When I was in Jr. high a classmate, Annie Jurgensen,* showed me her webfoot one day in the locker room before our mandatory swimming lessons. As she so blithely pointed out her abnormality, I felt a surge of envy. Not envy of her webfoot, but of the enormous sense of matter-of-factness with which she conducted this spontaneous show-and-tell.
While she so cheerfully displayed what should have been a point of shame (in my family, at least, it most certainly would have been snickered at, and become pivotal to every family joke), any thoughts of repugnance on my part, or embarrassment on hers, were diffused by Annie’s easy acceptance of her deformity. I felt a new respect for my friend as I realized that she had managed to keep her dignity intact by accepting herself, webfoot and all.
And I, so self-conscious of my own feet, my “Flintstone feet” as my step-dad had long ago so cruelly dubbed them, took pains to hide my own monstrosities, so sure that such a physical defect could only lower my worth in another’s estimation.
My younger half-sibling had his own brand of deformity: a huge distended belly-button which became his one claim to fame. When he was about 4, he’d perch on our front curb and lift up his tee-shirt, flashing his abnormality to any neighborhood kid willing to shell out a quarter. This he did to my horror, yet I couldn’t help but admire his pragmatic audacity, his willingness to exploit the one feature of his anatomy which set him apart from everyone else–and all for filthy lucre.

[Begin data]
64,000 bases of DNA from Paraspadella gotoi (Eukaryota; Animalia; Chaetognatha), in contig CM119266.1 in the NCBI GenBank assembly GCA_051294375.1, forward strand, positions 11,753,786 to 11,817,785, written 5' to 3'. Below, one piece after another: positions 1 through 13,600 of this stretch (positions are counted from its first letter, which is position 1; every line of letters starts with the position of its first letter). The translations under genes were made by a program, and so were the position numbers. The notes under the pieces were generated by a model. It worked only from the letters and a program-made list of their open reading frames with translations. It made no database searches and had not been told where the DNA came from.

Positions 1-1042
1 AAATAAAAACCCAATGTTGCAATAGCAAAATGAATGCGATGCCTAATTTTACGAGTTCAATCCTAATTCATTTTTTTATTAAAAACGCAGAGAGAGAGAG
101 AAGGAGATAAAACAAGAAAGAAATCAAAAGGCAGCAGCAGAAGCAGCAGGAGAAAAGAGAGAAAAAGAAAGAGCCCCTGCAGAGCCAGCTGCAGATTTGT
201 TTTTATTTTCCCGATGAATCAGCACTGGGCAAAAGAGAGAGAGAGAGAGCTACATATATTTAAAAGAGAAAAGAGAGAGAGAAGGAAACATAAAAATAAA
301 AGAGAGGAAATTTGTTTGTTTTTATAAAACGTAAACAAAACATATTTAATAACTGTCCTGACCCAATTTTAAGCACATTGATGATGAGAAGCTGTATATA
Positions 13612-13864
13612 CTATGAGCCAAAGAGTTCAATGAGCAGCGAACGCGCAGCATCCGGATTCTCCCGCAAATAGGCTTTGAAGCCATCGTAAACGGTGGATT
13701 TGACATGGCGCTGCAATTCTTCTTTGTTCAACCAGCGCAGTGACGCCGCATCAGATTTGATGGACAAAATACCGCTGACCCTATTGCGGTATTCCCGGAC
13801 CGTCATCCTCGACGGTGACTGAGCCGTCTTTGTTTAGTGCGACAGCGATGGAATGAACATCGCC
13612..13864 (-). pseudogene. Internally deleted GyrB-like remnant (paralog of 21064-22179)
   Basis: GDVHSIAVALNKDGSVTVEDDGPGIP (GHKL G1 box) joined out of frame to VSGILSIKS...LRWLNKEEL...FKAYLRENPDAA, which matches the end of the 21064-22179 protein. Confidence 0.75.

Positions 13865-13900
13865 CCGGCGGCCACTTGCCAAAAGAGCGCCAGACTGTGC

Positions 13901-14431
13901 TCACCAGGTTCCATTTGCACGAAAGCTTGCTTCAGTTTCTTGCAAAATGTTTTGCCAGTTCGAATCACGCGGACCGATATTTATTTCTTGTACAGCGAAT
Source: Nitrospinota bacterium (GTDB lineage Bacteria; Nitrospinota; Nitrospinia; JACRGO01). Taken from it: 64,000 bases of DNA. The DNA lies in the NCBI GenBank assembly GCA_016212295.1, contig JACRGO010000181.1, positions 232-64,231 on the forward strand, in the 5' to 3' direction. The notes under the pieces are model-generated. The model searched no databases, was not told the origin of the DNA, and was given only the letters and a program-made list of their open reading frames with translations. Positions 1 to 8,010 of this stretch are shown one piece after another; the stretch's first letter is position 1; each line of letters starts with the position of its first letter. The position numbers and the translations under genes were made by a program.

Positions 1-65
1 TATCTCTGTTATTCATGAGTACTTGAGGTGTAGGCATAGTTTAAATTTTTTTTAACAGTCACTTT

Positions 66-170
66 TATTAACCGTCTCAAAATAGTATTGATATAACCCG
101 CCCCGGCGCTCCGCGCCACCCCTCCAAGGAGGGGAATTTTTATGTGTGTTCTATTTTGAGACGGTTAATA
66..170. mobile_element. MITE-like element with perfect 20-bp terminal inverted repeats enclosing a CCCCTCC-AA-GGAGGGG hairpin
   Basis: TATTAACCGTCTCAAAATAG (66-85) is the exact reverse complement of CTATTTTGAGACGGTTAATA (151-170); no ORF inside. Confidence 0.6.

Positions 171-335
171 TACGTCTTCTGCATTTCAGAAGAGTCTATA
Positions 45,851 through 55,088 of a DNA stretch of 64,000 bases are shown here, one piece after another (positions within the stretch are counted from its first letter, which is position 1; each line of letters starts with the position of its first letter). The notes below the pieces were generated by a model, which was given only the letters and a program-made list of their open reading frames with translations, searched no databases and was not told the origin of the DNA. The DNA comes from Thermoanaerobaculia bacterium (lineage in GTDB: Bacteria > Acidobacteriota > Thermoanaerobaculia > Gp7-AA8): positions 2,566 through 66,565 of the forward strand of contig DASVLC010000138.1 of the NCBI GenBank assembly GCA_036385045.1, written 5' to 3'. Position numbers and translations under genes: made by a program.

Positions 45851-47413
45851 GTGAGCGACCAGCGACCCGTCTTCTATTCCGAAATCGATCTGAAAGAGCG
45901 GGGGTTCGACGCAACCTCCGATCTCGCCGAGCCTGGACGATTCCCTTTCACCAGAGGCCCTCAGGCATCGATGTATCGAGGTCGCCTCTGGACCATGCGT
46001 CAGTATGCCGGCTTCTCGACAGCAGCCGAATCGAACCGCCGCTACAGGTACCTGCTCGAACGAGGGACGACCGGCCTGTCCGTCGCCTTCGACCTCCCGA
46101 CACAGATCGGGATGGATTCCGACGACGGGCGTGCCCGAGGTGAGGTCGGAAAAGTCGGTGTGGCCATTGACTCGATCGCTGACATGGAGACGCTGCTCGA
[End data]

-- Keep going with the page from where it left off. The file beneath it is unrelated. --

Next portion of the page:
My first high-school boyfriend, Rick Kendall,* had a younger brother who was a midget. This was not something we ever discussed, but I seethed with curiosity, dying to know the answer to questions such as, how does it feel to live among giants, and where does he shop for clothes? I couldn’t help feeling a combination of fascination and disgust upon seeing Rick’s midget sibling darting through the halls of Grant High, playing pranks and acting the role of class wit. Why doesn’t he keep a low profile, I wondered, no pun intended. He seemed determined to be on center stage where you couldn’t help but notice him, whether you wanted to or not. And perhaps that was the point of his antics–to get noticed, even if in doing so he called attention to his different-ness.
My own deformities (and I’m not counting my feet, because they really aren’t deformed), subsist deep within where no-one but me is aware of them. Not wanting to exploit them as my sibling did his freakish belly-button, I have struggled all my life to keep them hidden, underground. I don’t care to exploit them, neither do I care to wield them as an attention-getting tool, with an in-your-face kind of aggressiveness.
What I would like to do with my deformity is to find that easy-acceptance I so admired in Annie. I’m not referring to my DID, though. It goes deeper than that. It existed before that; it’s what I’ve come to think of as that infinitesimal moment in time when my abuser looked at me, deemed me unworthy of any kind of respect (let alone love), and having decided on my worthlessness, began the process of destroying me.
There are times when I know without doubt that it was he who was the freak, not me. But on a deeper level, and at moments of raw self-honesty, there is the monolithic certainty that he could not have brought out the freakishness in me, had there been no freakishness to begin with.
Today I’m pondering this whole subject of deformities, and how society looks at them. And I should add, what society considers to be a deformity. And I wonder how much it matters, bottom line, what others label as deformed or freakish. It’s really not about my feet, after all, or solely about the sexual abuse. It’s that heart-wrenching certainty I am never free of, and never will be free of world without end, that I am, at heart, deformed beyond redemption.
(*all names have been changed)